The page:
# Criterion for convergence of the sequence of powers of a linear operator to $0$

Let $T$ be a linear operator in a Banach space $\mathbf{B}$. Suppose that for every $x \in \mathbf{B}$ there exists some real numbers $c_x>0$ and $a_x<1$ such that $||T^nx|| \leq ca^n$, for all $n \in \mathbb{N}$. Prove that $||T^n|| \to 0$ as $n \to \infty$.

I could only deduce that $T^nx \to 0$ for all $x \in \mathbf{B}$, but I don't think it's enough. It's easy to show, using the uniform boundedness principle, that $||T^n||$ is bounded, but again that's not enough.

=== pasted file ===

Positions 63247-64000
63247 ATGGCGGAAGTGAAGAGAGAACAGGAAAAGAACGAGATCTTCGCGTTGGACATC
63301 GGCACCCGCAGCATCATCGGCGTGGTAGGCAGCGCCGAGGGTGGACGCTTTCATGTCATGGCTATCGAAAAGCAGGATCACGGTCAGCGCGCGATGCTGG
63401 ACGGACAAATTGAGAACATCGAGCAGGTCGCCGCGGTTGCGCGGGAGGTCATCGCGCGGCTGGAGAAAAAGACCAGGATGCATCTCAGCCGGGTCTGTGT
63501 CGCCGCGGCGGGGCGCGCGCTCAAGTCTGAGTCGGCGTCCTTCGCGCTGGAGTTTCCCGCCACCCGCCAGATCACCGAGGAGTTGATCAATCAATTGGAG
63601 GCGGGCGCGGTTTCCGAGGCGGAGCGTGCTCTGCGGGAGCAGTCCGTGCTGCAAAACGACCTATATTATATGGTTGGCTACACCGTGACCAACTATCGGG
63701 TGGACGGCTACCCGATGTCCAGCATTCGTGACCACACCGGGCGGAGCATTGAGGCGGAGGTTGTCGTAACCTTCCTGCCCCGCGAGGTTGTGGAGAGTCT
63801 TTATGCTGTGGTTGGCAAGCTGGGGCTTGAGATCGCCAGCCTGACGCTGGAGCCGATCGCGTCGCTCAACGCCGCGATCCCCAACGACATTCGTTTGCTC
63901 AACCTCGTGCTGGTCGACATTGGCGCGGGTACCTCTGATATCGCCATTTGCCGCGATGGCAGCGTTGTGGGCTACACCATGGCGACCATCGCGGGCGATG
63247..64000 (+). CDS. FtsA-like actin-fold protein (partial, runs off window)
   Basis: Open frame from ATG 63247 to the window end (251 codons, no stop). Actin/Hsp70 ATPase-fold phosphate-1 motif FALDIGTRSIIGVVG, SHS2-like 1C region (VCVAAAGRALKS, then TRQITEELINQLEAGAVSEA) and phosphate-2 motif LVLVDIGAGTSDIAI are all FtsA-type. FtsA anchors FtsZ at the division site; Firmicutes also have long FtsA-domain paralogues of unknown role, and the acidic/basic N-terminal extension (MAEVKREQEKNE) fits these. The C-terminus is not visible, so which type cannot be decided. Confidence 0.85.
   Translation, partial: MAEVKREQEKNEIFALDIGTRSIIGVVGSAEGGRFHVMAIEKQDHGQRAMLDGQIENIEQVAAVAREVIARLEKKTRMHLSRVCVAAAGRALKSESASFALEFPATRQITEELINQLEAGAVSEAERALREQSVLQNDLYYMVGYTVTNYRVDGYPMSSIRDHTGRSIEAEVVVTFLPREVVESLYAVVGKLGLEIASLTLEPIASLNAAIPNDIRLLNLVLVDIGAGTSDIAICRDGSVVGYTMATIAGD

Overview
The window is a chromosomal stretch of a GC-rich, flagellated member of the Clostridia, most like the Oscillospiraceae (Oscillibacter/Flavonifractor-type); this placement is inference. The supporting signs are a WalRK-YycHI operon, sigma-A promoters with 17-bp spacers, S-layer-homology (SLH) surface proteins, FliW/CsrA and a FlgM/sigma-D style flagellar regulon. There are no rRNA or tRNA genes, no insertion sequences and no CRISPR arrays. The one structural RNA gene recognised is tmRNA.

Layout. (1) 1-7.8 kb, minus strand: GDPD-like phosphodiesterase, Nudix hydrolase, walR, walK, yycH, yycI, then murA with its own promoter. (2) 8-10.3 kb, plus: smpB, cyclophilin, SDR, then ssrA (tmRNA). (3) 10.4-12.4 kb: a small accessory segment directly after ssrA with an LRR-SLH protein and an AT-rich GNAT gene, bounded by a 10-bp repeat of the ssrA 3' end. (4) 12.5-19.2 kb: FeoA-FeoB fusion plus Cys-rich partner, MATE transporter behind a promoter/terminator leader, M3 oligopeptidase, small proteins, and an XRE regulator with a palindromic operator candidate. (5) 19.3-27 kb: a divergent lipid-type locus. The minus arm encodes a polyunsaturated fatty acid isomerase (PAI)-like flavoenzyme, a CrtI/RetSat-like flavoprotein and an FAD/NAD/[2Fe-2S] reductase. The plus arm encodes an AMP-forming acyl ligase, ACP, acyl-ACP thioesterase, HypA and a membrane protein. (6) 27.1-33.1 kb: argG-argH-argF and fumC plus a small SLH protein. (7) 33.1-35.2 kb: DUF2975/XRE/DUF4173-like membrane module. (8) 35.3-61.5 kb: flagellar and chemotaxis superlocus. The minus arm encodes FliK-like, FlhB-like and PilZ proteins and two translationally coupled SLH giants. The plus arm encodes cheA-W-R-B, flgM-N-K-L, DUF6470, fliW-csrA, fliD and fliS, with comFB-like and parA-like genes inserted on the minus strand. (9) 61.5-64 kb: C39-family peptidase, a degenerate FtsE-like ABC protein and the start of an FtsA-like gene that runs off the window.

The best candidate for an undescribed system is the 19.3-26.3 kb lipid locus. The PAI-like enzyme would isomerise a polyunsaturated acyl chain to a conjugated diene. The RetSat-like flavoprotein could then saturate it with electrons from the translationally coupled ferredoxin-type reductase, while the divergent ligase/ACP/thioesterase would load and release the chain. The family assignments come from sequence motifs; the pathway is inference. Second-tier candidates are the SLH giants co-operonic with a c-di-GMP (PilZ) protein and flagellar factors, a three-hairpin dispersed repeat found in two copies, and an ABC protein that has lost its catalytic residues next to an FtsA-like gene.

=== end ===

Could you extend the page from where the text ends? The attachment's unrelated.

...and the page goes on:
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Is this really exercise from textbook? Why are you sure that this is true? – Norbert Jul 4 '12 at 17:17
It is indeed from one of my tasks. I can only be as sure of this as I trust my professor... – Abe Jul 4 '12 at 17:43
@Abe Can we assume $T$ is bounded? – Alex Becker Jul 4 '12 at 21:21
@AlexBecker Yes. Sorry for not pointing it out. – Abe Jul 4 '12 at 21:26

Apply uniform boundedness to the family of bounded operators $\{ nT^n \}$. Since $\| T^n x \|$ decays so rapidly, we still have $\| nT^n x\| \to 0$ for any fixed $x$, so $\|nT^n\|$ is bounded by some constant $c$, and so $\|T^n\| \le c/n$.